well. Great venture. Keep up the good work. Joe Cowley.
a wonderful idea - I am delighted to contribute. Everyone
should have a pile of unread books beside their bed!
my name is nothing special, but still I want to
help in my own little way and be a part of this
great endeavour. I admire and respect your attentiveness
to those who are in needs. I really am so happy
to be a member of Shadow Forest Authors. God bless you,
Ernesto Pangilinan Santiago
has never been so important in the world we live.
In any society, everyone especially children should
be able to read and write so their knowledge may
day contribute to the general well-being of humankind.
Thanks to Shadow Forest Authors and all the wonderful
Organisations who look for new and used books as well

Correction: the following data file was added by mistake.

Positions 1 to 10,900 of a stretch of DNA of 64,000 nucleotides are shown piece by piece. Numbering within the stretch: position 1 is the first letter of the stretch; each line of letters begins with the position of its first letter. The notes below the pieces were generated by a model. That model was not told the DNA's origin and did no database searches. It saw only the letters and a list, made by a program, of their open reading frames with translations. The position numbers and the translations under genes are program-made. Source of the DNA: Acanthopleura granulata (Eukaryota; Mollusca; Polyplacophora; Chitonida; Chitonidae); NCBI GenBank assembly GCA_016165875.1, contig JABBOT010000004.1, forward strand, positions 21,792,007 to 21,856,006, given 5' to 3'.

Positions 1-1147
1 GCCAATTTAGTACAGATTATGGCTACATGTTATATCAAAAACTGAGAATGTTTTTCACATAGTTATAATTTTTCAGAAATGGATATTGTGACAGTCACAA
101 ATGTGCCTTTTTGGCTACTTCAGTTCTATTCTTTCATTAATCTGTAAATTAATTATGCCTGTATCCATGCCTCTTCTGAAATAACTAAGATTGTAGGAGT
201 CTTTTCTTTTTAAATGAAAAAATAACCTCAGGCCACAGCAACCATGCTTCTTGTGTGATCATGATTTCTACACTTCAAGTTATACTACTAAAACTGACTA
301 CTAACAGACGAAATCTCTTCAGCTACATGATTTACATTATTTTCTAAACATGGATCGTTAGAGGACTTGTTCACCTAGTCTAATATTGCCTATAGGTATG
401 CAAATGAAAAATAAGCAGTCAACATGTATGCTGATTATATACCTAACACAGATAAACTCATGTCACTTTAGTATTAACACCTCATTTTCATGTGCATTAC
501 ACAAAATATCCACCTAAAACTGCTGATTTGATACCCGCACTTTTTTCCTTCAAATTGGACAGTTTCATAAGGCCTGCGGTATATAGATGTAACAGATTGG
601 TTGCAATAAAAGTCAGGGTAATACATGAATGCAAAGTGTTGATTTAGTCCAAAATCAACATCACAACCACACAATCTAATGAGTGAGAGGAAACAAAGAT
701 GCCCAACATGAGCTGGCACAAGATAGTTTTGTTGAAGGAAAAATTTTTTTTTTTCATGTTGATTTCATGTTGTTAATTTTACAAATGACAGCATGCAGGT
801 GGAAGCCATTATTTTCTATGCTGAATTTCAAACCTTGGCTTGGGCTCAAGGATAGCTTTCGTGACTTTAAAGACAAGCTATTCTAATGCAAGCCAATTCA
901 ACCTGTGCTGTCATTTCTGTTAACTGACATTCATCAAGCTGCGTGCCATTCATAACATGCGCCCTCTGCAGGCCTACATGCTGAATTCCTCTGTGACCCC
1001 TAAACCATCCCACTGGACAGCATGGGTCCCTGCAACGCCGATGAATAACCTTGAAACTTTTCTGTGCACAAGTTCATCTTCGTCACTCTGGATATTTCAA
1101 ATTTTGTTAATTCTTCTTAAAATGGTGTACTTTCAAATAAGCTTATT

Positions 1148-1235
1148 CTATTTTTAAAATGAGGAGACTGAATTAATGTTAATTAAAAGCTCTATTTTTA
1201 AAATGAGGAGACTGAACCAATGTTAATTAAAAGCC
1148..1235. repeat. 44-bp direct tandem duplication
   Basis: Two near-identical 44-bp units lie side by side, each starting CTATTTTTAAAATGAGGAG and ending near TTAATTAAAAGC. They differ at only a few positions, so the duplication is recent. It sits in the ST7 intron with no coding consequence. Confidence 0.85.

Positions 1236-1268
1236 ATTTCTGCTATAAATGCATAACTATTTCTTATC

as eBooks to distribute them where they are urgently
needed, we may hope that one day, everyone will have
access to all the knowledge accumulated since writing
exists. Donate to such a great cause is therefore one
of our duties.
you SFA for the opportunity to donate my work
through your fantastic program. The stellar work
you are doing is rarely recognized and it is an
honor to be involved.
Hoopes - author of 'Breathe Smart'
is one of the most worthy organizations I've
ever encountered. In the written word, we find
inspiration, courage, laughter, hope and love.
declare the best of who and what we are as the
human race; Shadow Forest
that vision throughout the world. Now, what could be
better than that?
Ann B Keller - author of 'Briggen'
is a wonderful organization you've created here.
Illiteracy is such a huge issue all around the
world and anything to help promote reading and